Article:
Election 2012

Pennsylvania GOP aims to deliver state for Romney

Pennsylvania GOP aims to deliver state for Romney

LANCASTER TOWNSHIP, Pa. — With 10 days to go before Pennsylvanians decide whether their 20 electoral votes will go to President Barack Obama or Republican challenger Mitt Romney, the enthusiasm level among Keystone State Republicans is clearly at an all-time high. The latest Rasmussen Poll showed Obama leading Romney by a slim 51 to 46 percent among likely voters—fueling hopes among GOP activists that they can deliver Pennsylvania for their presidential nominee for the first time in 24 years.

Modern history notwithstanding, a Romney win in Pennsylvania would also be something of an upset since Democrats have nearly 4.3 million registered voters in the state compared to its 3.3 million registered Republicans.

Here, in strongly Republican Lancaster County, the enthusiasm among party leaders and volunteers is especially high. Several who talked to Human Events told us that their goal was to turn out a record 161,000 votes for Romney. In a county with roughly 165,000 registered Republican voters, such a turnout for Romney would significantly exceed two previous highest turnouts to support a GOP candidate: 2004, when George W. Bush took Lancaster by 145,000 votes over John Kerry, and ’08, when then-State Attorney General, and now governor, Tom Corbett won Lancaster by nearly 148,000 as he was winning a landslide re-election statewide.

“Obama seems to have taken the state for granted — and certainly that is the case in this county,” Lancaster County GOP Chairman Scott Boyd told Human Events last week. “My Democratic counterpart here was asked recently in the paper whether the Democrats are working their phonebanks, and is quoted as saying: ‘We’re in a lull right now.’ Well, we’ve been working phonebanks since August.”

Attorney Tom Sponaugle, a longtime party volunteer who has worked GOP phonebanks, told us that “the enthusiasm for Romney is strong. It really took off after the first debate.” This view was echoed by Jill Gagliano, secretary of the county party, who said “our volunteers who are canvassing door-to-door (for Romney) have been getting very positive responses from voters since the first debate.”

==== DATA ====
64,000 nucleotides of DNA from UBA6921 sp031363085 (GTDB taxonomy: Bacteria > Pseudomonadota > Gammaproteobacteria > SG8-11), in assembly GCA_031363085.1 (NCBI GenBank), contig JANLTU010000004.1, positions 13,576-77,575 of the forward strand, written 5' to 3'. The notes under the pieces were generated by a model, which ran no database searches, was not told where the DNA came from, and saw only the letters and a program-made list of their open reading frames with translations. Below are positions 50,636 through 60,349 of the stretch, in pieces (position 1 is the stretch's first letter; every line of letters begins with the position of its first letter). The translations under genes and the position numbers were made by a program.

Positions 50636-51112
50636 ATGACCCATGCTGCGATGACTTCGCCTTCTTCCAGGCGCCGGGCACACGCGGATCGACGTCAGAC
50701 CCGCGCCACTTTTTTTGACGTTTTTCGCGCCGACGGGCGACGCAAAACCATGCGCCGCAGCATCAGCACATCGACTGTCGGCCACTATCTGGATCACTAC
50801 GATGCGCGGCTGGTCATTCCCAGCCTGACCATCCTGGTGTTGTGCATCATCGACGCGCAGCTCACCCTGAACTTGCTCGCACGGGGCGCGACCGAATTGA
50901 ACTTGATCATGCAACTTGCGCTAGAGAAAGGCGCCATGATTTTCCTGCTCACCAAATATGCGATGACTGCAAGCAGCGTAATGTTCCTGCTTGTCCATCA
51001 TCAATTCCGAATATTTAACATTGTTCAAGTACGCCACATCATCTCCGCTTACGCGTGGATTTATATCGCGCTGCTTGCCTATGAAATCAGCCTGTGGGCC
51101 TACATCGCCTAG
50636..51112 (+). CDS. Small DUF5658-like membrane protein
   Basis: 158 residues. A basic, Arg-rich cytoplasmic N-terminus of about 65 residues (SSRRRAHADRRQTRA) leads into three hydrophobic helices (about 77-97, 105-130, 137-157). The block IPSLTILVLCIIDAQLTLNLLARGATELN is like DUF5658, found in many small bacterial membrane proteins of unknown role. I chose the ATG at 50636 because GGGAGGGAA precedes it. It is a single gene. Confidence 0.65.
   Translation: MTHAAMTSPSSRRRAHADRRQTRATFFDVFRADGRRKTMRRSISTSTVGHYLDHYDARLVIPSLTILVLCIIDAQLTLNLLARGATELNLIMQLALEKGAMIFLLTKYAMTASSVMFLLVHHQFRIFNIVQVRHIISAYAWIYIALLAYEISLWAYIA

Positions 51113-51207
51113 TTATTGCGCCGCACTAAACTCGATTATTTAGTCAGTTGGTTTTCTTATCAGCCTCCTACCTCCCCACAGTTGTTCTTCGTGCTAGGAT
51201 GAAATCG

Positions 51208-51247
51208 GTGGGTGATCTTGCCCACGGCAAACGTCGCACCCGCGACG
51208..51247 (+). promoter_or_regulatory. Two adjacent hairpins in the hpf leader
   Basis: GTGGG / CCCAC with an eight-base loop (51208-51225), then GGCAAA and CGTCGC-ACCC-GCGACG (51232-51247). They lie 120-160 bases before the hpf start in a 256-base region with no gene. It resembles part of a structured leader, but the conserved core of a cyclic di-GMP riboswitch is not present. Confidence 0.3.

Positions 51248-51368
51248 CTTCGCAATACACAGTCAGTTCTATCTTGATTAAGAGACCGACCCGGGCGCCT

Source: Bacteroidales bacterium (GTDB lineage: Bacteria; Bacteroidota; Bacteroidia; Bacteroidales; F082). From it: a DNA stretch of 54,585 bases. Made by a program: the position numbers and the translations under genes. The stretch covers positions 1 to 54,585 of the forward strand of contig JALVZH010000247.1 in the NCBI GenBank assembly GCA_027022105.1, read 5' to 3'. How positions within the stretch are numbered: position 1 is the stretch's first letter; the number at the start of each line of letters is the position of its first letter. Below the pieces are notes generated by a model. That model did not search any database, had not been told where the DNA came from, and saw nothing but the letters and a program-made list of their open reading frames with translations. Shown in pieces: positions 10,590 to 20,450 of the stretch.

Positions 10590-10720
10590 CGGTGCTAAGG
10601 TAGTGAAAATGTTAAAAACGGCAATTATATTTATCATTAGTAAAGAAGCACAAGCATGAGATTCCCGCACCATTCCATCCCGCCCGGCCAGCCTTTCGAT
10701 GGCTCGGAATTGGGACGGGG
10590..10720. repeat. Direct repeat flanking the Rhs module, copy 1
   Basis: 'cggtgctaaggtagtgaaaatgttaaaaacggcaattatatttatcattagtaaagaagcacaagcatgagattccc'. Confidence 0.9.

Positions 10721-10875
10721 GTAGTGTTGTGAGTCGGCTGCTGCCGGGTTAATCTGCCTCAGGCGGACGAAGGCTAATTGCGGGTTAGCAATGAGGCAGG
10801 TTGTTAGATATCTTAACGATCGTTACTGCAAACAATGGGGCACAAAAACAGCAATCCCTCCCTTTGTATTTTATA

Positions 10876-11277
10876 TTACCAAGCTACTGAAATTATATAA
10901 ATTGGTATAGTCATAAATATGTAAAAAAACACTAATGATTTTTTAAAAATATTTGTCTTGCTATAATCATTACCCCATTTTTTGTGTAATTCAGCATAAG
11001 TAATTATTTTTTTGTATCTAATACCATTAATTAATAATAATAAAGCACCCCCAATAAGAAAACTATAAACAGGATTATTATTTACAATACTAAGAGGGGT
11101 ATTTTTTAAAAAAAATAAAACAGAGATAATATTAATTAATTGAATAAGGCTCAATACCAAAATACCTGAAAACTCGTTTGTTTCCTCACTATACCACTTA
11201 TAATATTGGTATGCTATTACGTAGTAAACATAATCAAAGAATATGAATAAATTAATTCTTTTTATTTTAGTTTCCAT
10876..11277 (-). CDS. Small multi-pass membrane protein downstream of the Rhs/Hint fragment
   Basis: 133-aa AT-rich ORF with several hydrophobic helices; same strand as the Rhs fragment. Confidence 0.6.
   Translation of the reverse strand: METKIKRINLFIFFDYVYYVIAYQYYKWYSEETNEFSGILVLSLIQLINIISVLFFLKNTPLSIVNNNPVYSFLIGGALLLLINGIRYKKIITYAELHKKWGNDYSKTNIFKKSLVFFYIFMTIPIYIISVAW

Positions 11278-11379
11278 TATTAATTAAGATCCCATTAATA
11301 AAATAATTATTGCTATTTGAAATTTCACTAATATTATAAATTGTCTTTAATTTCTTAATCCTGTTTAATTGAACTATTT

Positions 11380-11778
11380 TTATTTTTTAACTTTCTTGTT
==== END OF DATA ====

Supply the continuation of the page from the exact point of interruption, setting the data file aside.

Both Gagliano and Sponaugle insisted there was no shortage of eager volunteers to work the phonebanks or canvas households for Romney.

But the enthusiasm Human Events found for Romney in Republican Lancaster County may not translate into a statewide win for the GOP nominee, says the state’s leading political pollster.

“There are two problems here,” G. Terry Madonna, veteran political analyst and pollster at Franklin and Marshall University (Penn.) and himself a Lancaster resident, told us, “One is that most of the evidence you are getting of enthusiasm is anecdotal and the other is that Romney still hasn’t had a wave of voter support to put him within two or three points of Obama.” He pointed out that along with Rasmussen, the Philadelphia Inquirer poll and virtually every other survey of Pennsylvania voters show Romney five or six points behind Obama but no closer.

He pointed out that, as it is throughout the country, “Obama is in the situation he is now in Pennsylvania because he is not doing well among voters who backed him so strongly in ’08—particularly women, younger voters, and Hispanic voters.” (He said that Hispanic voters are not as much a factor in Pennsylvania as elsewhere, given that they are only 4 percent of the state’s population as opposed to 9 percent nationwide).

“Let’s see if a wave develops next week and then we’ll talk about Pennsylvania going Republican,” said Madonna.

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